The state lost 2,000 jobs in March in industries primarily impacted by the region’s three nor’easters, according to a report by the state Department of Labor.
Job losses were seen in trade, transportation, utilities and leisure and hospitality.
“March’s decline of 2,000 jobs was the first down month the state has seen since last October,” stated Andy Condon, director of the Department of Labor’s office of research, in a press release. “The largest declines were in retail trade and accommodations and food services, both of which may have been adversely affected by the nor’easters last month.”
However, the number of state unemployed residents was estimated at 86,381 down 527 from February, slightly lowering the unemployment rate to 4.5 percent in March.
The state has recovered 80.4 percent or 95,8000 jobs of the 119,100 seasonally adjusted jobs lost in the recession that began in March 2008 and ended in February 2010. The state needs an additional 23,300 jobs to reach an employment expansion. The state’s private sector has now recovered 101.3 percent of the private sector jobs lost in that downturn and is fully recovered.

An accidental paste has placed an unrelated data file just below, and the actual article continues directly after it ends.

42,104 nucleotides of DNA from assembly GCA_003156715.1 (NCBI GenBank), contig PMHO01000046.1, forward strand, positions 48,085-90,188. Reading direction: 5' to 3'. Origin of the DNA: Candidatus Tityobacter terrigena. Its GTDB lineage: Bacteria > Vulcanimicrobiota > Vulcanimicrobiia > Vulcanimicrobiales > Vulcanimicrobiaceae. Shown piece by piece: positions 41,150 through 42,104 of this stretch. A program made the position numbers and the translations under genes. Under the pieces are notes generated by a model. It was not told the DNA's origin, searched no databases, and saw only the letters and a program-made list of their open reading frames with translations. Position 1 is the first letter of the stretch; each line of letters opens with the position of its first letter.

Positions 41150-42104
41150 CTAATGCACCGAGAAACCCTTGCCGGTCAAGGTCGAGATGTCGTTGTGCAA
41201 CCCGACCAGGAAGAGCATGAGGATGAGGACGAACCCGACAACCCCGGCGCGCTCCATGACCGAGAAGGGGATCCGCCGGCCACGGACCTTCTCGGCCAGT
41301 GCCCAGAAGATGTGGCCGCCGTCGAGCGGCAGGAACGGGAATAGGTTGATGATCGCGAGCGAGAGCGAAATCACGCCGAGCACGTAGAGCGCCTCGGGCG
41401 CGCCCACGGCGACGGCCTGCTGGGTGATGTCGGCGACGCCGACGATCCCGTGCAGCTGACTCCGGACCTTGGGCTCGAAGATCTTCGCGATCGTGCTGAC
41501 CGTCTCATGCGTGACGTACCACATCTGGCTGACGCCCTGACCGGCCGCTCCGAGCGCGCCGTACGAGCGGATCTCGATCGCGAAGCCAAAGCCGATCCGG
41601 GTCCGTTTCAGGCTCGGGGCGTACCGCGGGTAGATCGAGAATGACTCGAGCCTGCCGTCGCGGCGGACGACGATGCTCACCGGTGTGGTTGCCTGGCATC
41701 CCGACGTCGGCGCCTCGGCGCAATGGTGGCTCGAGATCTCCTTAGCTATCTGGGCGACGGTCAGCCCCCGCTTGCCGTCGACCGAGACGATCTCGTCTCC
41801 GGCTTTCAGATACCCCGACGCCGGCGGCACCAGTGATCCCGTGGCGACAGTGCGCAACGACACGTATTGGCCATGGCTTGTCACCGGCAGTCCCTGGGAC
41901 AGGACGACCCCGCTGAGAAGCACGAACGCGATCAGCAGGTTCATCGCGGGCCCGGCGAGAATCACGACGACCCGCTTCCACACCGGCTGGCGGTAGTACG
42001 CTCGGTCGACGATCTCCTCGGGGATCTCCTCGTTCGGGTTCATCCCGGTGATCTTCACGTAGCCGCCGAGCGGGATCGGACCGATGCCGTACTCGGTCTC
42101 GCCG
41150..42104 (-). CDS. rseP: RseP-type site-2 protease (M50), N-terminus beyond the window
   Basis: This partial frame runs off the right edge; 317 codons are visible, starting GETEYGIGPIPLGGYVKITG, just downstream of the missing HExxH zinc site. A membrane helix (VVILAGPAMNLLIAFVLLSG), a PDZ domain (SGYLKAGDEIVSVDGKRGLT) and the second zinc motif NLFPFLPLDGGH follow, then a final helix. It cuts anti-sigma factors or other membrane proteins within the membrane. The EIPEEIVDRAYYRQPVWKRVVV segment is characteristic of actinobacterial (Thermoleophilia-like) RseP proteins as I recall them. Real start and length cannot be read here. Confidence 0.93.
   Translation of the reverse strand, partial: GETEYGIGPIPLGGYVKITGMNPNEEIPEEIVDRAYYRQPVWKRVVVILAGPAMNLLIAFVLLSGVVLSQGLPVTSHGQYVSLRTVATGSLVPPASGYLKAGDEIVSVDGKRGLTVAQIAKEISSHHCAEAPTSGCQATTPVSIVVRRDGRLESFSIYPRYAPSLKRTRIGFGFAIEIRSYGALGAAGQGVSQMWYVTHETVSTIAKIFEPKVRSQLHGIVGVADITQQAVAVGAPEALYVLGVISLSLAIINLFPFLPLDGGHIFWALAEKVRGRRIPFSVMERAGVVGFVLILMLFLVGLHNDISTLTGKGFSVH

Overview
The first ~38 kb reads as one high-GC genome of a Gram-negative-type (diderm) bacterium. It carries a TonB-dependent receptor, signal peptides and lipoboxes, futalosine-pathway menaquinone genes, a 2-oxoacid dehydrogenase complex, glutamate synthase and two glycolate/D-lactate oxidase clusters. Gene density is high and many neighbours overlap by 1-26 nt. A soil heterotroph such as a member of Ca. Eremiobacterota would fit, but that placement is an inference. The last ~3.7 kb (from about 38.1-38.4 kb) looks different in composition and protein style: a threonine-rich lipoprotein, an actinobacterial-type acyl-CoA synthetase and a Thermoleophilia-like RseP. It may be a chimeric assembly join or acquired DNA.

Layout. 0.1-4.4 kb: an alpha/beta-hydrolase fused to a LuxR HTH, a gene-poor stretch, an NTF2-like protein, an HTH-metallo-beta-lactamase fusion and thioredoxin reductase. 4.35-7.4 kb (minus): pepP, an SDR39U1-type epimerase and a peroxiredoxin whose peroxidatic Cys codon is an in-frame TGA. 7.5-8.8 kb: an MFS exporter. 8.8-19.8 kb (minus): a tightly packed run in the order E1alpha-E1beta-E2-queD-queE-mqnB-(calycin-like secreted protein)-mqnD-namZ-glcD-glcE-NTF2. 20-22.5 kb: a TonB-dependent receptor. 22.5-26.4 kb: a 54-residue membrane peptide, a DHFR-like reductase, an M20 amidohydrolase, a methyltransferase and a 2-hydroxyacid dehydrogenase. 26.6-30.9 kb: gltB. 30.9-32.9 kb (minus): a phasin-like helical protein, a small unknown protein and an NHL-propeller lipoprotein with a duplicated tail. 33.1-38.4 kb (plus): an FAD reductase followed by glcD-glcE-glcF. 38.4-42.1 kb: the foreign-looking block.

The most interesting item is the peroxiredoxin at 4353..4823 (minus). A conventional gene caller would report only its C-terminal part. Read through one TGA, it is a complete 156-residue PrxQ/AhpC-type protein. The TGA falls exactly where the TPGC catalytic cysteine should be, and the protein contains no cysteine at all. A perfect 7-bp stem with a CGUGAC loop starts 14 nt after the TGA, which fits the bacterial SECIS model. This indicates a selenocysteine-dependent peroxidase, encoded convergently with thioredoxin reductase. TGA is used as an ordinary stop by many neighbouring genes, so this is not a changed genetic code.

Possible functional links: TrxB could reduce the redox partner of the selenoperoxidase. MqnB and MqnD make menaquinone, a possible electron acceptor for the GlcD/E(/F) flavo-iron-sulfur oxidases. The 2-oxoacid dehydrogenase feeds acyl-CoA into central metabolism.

Economists were quick to point to six consecutive months of labor force decline as proof of slow economic growth, and called for lawmakers to focus on job creation.
“While this is only the first time since October we have had a job loss in the monthly reports, the labor force is shrinking at a time when we need people,” Peter Gioia stated in a press release following the DOL report. Gioia is an economist with the Connecticut Business and Industry Association.
“We are at a time in Connecticut when we should be unlocking— not restraining— the state’s economic potential,” he also said. “There is a lack of focus at the state capitol.”
Gioia said the national and regional economies continue to see solid growth and Connecticut should be able to capture some of that, but isn’t. He also said lawmakers should not be passing more employer mandates that make it difficult to create new jobs and more costly to operate a business.
The New Haven labor market saw the largest declines and shed 1,700 jobs. Gains were seen in the Hartford and Danbury labor markets, according to the DOL report.
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